Senescent cells also help to heal damaged tissues

Not all senescent cells are harmful “zombies” that must be eradicated to prevent age-related diseases, new research from UC San Francisco shows, which found that some of them are embedded in young, healthy tissues and promote normal repair from damage.

Scientists have now seen these cells in action in lung tissue, as well as other organs that serve as barriers in the body, such as the small intestine, colon and skin. When they used drugs called senolytics to kill these cells, injuries to lung tissue healed more slowly.

“Aged cells can occupy privileged niches as ‘sentinels’ that monitor tissue for injury and respond by stimulating nearby stem cells to grow and initiate repair,” said Tien Peng, MD, associate professor of pulmonary, critical care, allergy. and sleep medicine. , and senior author of the study.

Aged cells can both damage and heal

Peng said it was understandable that scientists initially viewed aging cells as purely harmful. As people age, senescent cells build up that have characteristics of old, worn-out cells, including the inability to make new cells. Instead of dying like normal old cells, they live on and spew out a cocktail of inflammatory substances that form the senescence-associated secretory phenotype (SASP). These factors have been linked to Alzheimer’s disease, arthritis and other age-related diseases, including cancer. The catchy name “zombie cells” was coined for them.

Using senolytics that target and kill “zombie cells,” researchers made the exciting discovery that clearing aging cells from animals thwarted or reduced age-related diseases and extended the animals’ lifespan. This was followed by a boom of activity in research labs and pharmaceutical companies focused on discovering and refining more potent versions of these drugs.

But killing senescent cells has dangers, Peng said. First, this current study showed that senescent cells also have the ability to promote normal healing through activation of stem cell repair. “Our study suggests that senolytics may adversely affect normal recovery, but they also have the potential to target diseases in which senescent cells drive pathological stem cell behavior,” Peng said.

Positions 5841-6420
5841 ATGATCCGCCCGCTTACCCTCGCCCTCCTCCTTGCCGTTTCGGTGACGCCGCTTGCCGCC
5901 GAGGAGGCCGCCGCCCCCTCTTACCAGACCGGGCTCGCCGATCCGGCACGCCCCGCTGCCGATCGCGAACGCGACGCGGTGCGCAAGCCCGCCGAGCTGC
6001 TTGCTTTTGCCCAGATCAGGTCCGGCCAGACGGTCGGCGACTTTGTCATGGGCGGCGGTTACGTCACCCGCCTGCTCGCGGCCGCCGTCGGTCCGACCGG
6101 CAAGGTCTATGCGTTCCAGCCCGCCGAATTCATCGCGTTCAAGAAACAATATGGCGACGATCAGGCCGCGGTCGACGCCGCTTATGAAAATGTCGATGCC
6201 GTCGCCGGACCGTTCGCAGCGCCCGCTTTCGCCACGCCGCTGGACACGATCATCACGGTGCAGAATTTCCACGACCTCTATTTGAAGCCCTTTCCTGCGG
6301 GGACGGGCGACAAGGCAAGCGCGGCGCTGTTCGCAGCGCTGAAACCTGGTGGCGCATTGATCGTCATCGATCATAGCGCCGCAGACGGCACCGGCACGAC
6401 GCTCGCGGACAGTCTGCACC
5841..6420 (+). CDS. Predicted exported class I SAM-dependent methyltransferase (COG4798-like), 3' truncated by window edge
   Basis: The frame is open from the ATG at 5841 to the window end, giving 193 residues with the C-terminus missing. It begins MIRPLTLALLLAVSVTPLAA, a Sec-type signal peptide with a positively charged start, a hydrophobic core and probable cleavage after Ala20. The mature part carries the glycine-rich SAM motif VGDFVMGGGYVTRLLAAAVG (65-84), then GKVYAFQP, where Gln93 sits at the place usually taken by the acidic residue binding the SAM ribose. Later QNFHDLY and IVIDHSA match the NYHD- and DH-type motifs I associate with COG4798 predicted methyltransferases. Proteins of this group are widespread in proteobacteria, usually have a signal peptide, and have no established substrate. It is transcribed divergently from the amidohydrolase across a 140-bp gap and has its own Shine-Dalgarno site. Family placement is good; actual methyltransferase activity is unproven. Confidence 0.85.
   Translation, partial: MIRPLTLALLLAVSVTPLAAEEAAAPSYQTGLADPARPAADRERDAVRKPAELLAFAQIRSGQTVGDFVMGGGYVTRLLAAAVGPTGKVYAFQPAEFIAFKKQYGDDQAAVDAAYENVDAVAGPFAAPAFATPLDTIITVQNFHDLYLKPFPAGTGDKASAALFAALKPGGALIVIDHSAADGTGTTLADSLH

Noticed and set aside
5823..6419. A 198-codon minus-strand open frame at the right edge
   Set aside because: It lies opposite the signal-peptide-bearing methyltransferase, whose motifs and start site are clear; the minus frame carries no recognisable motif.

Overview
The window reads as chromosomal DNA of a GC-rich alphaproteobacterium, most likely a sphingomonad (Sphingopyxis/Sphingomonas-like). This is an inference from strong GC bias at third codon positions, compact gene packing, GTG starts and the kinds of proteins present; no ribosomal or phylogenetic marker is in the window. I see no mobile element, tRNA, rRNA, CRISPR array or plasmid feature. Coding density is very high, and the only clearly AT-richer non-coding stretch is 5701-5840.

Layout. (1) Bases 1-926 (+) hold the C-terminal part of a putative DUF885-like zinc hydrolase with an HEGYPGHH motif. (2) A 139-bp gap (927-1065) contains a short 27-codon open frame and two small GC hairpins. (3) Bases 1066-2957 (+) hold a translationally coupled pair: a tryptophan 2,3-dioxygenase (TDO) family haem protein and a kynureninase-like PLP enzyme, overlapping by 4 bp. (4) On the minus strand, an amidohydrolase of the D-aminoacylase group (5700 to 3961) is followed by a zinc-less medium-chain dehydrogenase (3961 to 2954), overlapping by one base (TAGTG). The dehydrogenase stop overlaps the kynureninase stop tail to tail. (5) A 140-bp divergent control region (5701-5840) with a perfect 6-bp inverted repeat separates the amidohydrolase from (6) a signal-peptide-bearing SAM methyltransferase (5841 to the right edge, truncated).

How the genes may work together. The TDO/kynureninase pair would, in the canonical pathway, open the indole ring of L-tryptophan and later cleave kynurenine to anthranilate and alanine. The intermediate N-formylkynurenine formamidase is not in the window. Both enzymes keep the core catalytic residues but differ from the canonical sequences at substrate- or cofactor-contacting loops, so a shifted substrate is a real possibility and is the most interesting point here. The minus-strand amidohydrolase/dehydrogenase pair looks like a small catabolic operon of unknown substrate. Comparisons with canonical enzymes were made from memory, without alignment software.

Light up aging cells

A major challenge in studying senescent cells is that biomarkers of senescence (such as the gene p16) are often quite scarce, making it difficult to detect the cells. In early experiments, researchers extracted cells called fibroblasts into culture dishes, which allowed them to grow and produce enough cells to experiment with, then stressed the cells with chemicals that caused them to age. But in living organisms, cells interact with tissues around them, greatly affecting the cells’ gene activity. This means that the properties of cells growing in isolation in a glass dish can be quite different from those of cells in their natural environment.

To create a more powerful tool for their studies, postdoctoral scientist Nabora Reyes de Barboza, PhD, and colleagues improved a general technique to target a relevant gene — in this case, the p16 gene, which is overly active in senescent cells. fuse with green fluorescent protein (GFP) as a marker that can reveal the location of the cells under ultraviolet light. By increasing the amount and stability of green fluorescent protein in these senescent cells, Reyes greatly amplified the fluorescent signal, allowing the researchers to finally see senescent cells in their natural habitat of living tissues.

‘Zombies’ stimulate stem cells shortly after birth

Using this highly sensitive tool, the researchers found that senescent cells occur in young and healthy tissues to a greater extent than previously thought, and actually begin to appear shortly after birth. The scientists also identified specific growth factors that aging cells secrete to stimulate stem cells to grow and repair tissues. Relevant to aging and tissue damage is the discovery that cells of the immune system such as macrophages and monocytes can activate senescent cells, suggesting that inflammation observed in aged or damaged tissue is a critical modifier of senescent cell activity and regeneration.

In their research on lung tissue, Peng’s team observed green glowing senescent cells lying next to stem cells on the basement membrane that serve as a barrier that prevents foreign cells and harmful chemicals from entering the body and also allows oxygen from the air in the lungs to diffuse into the lungs. lungs. underlying tissues. Damage can occur with this dynamic interface. The team saw senescent cells in similar positions in other barrier organs such as the small intestine, colon and skin, and their experiments confirmed that when senescent cells were killed with senolytics, lung stem cells failed to properly repair the barrier surface.

Leanne Jones, PhD, director of the UCSF Bakar Aging Research Institute and Stuart Lindsay endowed professor of experimental pathology, said Peng’s study is really important for aging research, where the goal is to help individuals live longer and healthier lives.

“The studies suggest that research on senolytics should focus on recognizing and accurately targeting harmful aging cells, perhaps at the earliest signs of disease, while leaving the beneficial ones intact,” she said. “These findings highlight the need to develop better drugs and small molecules that target specific subsets of senescent cells involved in disease rather than regeneration.”

Reference: Reyes NS, Krasilnikov M, Allen NC, et al. Sentinel p16 INK4a+ cells in the basement membrane form a restorative niche in the lung. Science. 2022;378(6616):192-201. doi: 10.1126/science.abf3326

This article has been republished based on the following materials. Note: Material may have been edited for length and content. For more information, please contact the said source.

Leave a Comment